I recently received permission to post the following letter from an inmate in the Powhatan Correctional Center in response to an October 19 op ed piece I wrote for Harrisonburg's Daily News-Record, "Parole System Needs Change":

Dear Mr. Yoder:

I have been incarcerated for the past 32 years of my life as a first time offender serving a multiple life-plus sentence I received when I was 20 years old. I am now 52, and my overall record has been that of a model prisoner who has worked earnestly to gain the privilege of parole. I started going up for parole in 1998 and have been denied each time, primarily for the stated reason of the serious nature of the crimes/offenses for which I was incarcerated.

In your recent article there were several statements made by the Virginia Parole Board Chairman concerning the discretionary parole process and consideration for release being currently conducted by a "computer".
If a " computer" is making the human assessment in my case... then I should have been released on parole by now. I would like to know why such factors (as my good behavior) are not taken into consideration for discretionary parole, a privilege I have been sufficiently punished for and earnestly earned with a completely rehabilitated mind and desire to be a productive citizen upon release.

My crime is the constant that will never change unless the convictions are overturned. But the computer, using the COMPS Re-Entry Risk Assessment Report used by the DOC and the Virginia Parole Board in assessing two primary areas of public safety concerns indicated that I was neither a general nor a violent recidivism risk to the community. Therefore by this computer assessment I was a good candidate for release on discretionary parole. Again I was denied for the same constant reasons and there was no thorough consideration of my case.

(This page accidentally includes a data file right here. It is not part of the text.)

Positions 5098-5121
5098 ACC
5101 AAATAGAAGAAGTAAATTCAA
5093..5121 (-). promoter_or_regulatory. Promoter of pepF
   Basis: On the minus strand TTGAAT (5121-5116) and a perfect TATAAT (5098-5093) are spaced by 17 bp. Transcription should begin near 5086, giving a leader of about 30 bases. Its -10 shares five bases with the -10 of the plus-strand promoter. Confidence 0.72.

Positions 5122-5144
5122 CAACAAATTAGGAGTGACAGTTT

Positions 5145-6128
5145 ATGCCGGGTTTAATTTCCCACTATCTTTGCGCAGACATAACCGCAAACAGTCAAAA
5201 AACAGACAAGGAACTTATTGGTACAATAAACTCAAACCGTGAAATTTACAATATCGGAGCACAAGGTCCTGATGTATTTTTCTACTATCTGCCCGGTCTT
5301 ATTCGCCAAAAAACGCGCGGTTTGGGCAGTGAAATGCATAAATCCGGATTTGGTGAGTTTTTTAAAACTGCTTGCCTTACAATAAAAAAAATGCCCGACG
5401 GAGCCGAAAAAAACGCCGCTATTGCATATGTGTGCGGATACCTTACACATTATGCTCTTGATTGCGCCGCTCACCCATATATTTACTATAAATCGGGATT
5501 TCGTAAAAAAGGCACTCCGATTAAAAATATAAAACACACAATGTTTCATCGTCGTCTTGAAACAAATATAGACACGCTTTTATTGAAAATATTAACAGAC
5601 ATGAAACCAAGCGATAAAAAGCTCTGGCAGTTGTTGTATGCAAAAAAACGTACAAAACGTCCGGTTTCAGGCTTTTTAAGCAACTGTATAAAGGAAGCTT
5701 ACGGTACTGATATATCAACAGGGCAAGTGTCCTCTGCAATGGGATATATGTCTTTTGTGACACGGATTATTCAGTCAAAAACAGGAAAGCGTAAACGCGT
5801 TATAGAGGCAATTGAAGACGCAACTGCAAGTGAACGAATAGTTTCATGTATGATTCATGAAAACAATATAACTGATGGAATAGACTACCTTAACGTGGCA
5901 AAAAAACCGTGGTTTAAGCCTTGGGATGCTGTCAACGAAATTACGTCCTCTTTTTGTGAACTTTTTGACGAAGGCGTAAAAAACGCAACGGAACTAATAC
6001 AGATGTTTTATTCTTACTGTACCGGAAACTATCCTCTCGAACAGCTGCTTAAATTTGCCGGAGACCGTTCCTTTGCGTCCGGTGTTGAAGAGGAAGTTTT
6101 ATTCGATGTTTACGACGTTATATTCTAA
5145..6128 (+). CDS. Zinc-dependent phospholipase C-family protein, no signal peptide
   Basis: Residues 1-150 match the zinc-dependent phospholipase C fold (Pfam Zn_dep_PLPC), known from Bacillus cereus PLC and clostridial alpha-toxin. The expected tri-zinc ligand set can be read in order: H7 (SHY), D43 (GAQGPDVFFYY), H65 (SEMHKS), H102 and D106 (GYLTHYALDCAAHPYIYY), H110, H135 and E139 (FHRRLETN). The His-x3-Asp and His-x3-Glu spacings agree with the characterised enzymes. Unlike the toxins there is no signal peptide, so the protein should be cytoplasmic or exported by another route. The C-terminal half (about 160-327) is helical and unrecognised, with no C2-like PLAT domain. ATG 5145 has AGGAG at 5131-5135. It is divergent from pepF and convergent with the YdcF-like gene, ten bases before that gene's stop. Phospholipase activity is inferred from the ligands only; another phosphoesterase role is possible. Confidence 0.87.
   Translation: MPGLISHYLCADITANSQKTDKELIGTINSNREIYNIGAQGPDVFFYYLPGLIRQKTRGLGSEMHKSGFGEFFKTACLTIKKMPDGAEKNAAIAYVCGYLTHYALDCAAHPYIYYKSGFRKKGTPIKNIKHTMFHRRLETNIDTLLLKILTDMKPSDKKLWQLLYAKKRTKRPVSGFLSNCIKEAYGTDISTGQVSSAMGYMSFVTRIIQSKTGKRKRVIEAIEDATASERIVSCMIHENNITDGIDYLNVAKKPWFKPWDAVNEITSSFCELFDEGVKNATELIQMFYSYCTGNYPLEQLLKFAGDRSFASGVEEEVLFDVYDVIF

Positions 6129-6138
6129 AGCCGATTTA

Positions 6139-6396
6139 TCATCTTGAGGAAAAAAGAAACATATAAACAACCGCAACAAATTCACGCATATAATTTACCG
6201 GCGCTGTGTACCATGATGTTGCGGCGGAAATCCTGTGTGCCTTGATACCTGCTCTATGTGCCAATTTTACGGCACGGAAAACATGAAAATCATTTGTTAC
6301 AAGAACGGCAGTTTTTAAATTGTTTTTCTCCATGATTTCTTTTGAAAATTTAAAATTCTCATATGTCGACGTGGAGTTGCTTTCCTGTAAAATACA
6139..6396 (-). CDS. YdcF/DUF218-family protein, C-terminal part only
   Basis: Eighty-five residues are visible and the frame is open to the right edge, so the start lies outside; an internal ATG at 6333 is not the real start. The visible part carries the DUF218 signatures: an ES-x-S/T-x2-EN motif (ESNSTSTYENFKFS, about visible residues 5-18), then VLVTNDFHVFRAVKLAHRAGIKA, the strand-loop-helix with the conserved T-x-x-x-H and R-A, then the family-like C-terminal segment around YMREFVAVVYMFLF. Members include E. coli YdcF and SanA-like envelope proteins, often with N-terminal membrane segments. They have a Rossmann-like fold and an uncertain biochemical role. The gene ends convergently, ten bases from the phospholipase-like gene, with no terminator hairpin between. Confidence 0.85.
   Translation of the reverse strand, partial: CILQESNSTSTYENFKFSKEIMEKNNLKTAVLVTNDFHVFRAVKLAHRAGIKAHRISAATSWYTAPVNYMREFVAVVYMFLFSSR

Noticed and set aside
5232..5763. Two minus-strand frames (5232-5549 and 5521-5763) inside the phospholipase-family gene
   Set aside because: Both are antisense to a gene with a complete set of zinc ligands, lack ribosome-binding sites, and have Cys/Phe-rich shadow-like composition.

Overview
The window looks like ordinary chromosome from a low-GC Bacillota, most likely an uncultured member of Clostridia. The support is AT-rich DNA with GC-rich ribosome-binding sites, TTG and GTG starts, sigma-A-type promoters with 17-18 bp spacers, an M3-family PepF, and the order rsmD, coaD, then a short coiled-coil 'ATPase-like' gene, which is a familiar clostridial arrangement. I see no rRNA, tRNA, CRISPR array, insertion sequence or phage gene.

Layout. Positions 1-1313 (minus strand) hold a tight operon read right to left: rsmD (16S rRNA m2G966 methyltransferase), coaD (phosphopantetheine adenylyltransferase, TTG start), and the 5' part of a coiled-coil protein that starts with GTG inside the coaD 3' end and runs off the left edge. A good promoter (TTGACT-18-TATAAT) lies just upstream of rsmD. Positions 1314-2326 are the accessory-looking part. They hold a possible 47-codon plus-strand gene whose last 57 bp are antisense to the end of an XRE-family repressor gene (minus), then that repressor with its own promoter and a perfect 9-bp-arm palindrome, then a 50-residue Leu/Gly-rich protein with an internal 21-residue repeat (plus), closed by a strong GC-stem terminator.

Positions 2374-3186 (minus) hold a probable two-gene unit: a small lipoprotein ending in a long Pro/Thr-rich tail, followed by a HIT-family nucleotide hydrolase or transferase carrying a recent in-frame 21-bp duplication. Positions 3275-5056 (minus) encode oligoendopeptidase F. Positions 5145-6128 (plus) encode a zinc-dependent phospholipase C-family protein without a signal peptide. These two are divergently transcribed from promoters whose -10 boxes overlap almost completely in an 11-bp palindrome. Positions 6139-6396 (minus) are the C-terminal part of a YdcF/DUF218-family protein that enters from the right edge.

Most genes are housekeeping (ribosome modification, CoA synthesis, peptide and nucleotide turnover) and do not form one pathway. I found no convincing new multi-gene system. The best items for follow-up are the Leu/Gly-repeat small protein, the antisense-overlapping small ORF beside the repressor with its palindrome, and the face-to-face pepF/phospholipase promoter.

Virginia law states that "No person shall be released on parole by the Board until a thorough investigation has been made into the prisoner's history, physical and mental condition and character and of his conduct, employment and attitude while in prison. The Board shall determine that his release on parole will not be incompatible with the interests of society or of the prisoner." Virginia Code 1950, Section 53.1-155

Thank you for your time and attention to this reading, and I would greatly appreciate your assistance in asking Mr. William Muse, Chair of the Virginia Parole Board,* to personally look at my file objectively and without partiality.


Jonathan D. White #1161021
3600 Woods Way,
State Farm, VA 23160

*William W. Muse, Chair
Virginia Parole Board
6900 Atmore Drive,
Richmond, VA 23225

P.S. In the letter in which Jonathan gives me permission to post this, he writes:
I am not the man the computer defines me to be based on the offenses of which I was convicted years ago. Nothing in my life today holds to yesterday or the sins of the past. I desire only to have an opportunity to be reunited with my family and live out the remainder of my life as a law abiding citizen of the Commonwealth doing all I can to live free."

Click here for more posts on prison related issues.

Friday, November 15, 2013